Figure 5.

A, Clonogenic survival assay comparing DLD1 cells with wild-type or absent BRCA2. Surviving fractions normalized to the cell kill by AZD6738 alone, expressed in the inset box. Solid lines: wild-type, interrupted lines: BRCA2 null. B, Analysis of cell-cycle distributions over a 60-hour time period following 4 Gy or mock irradiation in the presence of AZD6738 (0.9 μmol/L, the IC50 value derived from 72-hour MTT assay) or DMSO control. Nuclei were automatically quantified and cell-cycle phase assigned to each nucleus depending upon fluorescence. C, Quantification of micronuclei (expressed as number of micronuclei counted divided by number of nuclei counted) over the time course. Points represent mean of 3 measurements and lines represent the smoothed mean. D, Representative images from time lapse microscopy. Top, a cell going through normal mitosis; middle, the first mitosis yielding micronuclei, dyssynchrony of cell-cycle between the micronucleus and nucleus and subsequent apoptosis at the second mitosis; bottom, a cell undergoing apoptosis at the first mitosis. E, Representative images showing micronuclei with γH2AX staining (top) and representative images showing cell-cycle phase dyssynchrony between the main nuclei and micronuclei. F, Western analysis showing levels of cleaved caspase 3 and cleaved PARP, reflective of apoptotic cell death, 24 hours after mock irradiation or 4 Gy in the presence of 0.25 μmol/L AZD6738 or DMSO control in Cal27. G, Quantification of fixed Cal27 and FaDu cells, 24 hours after mock irradiation or 4 Gy in the presence of 0.25 μmol/L AZD6738 or DMSO control; box plots represent range, with line at median number of micronuclei per nucleus. H, Proportion of micronuclei positive or negative for the kinetochore marker CENPA, treated with 4 Gy or 4 Gy in the presence of 0.25 μmol/L AZD6738 in Cal27 (left) and FaDu (right). Images show representative nuclei and micronuclei showing absence of CENPA in micronuclei. Scale bar, 10 μm. I, Quantification of the average number of micronuclei over the 60-hour time course, in cells treated with AZD6738, the Chk1 inhibitor CCT244747 at isoeffective doses for single-agent growth inhibition (0.9 μmol/L AZD6738, 1.3 μmol/L CCT244747).

Figure 5.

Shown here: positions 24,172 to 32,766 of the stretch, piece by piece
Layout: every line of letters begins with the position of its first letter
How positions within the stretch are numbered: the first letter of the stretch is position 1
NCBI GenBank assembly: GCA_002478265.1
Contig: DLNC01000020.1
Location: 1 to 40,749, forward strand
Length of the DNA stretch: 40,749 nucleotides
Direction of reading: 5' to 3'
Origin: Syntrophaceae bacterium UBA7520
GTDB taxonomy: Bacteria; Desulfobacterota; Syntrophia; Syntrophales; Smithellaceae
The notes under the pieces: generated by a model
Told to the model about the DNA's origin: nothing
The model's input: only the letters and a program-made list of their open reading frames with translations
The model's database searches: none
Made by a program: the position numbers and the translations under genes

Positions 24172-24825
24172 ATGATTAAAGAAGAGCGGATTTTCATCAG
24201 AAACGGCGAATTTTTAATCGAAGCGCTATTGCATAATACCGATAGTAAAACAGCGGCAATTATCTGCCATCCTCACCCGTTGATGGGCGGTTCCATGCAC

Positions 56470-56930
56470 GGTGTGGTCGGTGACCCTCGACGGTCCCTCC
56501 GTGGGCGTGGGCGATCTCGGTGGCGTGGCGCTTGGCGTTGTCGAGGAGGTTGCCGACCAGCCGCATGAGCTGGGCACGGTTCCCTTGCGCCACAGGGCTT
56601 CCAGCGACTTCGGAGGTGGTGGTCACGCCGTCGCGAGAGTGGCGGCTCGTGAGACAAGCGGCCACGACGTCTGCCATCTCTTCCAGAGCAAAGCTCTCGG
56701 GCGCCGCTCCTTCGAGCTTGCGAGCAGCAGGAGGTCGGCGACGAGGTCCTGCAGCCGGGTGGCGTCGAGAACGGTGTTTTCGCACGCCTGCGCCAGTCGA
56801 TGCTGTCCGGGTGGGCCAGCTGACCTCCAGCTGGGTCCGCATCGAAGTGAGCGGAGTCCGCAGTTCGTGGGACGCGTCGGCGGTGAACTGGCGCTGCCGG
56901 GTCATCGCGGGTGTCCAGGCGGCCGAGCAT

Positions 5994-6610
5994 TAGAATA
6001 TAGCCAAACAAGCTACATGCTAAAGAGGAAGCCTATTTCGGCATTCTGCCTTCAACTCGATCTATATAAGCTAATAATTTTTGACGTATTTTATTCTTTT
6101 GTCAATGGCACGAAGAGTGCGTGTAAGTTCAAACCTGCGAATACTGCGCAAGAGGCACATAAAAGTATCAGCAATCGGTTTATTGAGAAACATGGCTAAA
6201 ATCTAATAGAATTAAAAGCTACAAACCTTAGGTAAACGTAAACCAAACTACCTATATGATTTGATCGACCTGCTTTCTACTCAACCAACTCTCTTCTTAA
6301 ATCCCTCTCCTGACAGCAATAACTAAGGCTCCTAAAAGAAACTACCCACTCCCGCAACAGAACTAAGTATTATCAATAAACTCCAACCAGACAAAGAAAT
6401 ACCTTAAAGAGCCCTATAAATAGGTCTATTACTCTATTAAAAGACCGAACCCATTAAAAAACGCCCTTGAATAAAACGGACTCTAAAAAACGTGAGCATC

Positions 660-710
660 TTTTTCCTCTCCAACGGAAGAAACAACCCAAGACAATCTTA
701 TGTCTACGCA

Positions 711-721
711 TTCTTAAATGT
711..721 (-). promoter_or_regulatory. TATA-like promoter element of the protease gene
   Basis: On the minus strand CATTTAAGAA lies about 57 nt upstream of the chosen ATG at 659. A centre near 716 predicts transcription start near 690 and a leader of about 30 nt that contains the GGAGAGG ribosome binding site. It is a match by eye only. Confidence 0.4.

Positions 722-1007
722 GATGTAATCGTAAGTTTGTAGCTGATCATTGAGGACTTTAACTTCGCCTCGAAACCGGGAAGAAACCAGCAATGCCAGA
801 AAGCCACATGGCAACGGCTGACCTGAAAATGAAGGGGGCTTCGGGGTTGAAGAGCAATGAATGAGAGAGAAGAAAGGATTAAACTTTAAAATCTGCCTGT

A, Clonogenic survival assay comparing DLD1 cells with wild-type or absent BRCA2. Surviving fractions normalized to the cell kill by AZD6738 alone, expressed in the inset box. Solid lines: wild-type, interrupted lines: BRCA2 null. B, Analysis of cell-cycle distributions over a 60-hour time period following 4 Gy or mock irradiation in the presence of AZD6738 (0.9 μmol/L, the IC50 value derived from 72-hour MTT assay) or DMSO control. Nuclei were automatically quantified and cell-cycle phase assigned to each nucleus depending upon fluorescence. C, Quantification of micronuclei (expressed as number of micronuclei counted divided by number of nuclei counted) over the time course. Points represent mean of 3 measurements and lines represent the smoothed mean. D, Representative images from time lapse microscopy. Top, a cell going through normal mitosis; middle, the first mitosis yielding micronuclei, dyssynchrony of cell-cycle between the micronucleus and nucleus and subsequent apoptosis at the second mitosis; bottom, a cell undergoing apoptosis at the first mitosis. E, Representative images showing micronuclei with γH2AX staining (top) and representative images showing cell-cycle phase dyssynchrony between the main nuclei and micronuclei. F, Western analysis showing levels of cleaved caspase 3 and cleaved PARP, reflective of apoptotic cell death, 24 hours after mock irradiation or 4 Gy in the presence of 0.25 μmol/L AZD6738 or DMSO control in Cal27. G, Quantification of fixed Cal27 and FaDu cells, 24 hours after mock irradiation or 4 Gy in the presence of 0.25 μmol/L AZD6738 or DMSO control; box plots represent range, with line at median number of micronuclei per nucleus. H, Proportion of micronuclei positive or negative for the kinetochore marker CENPA, treated with 4 Gy or 4 Gy in the presence of 0.25 μmol/L AZD6738 in Cal27 (left) and FaDu (right). Images show representative nuclei and micronuclei showing absence of CENPA in micronuclei. Scale bar, 10 μm. I, Quantification of the average number of micronuclei over the 60-hour time course, in cells treated with AZD6738, the Chk1 inhibitor CCT244747 at isoeffective doses for single-agent growth inhibition (0.9 μmol/L AZD6738, 1.3 μmol/L CCT244747).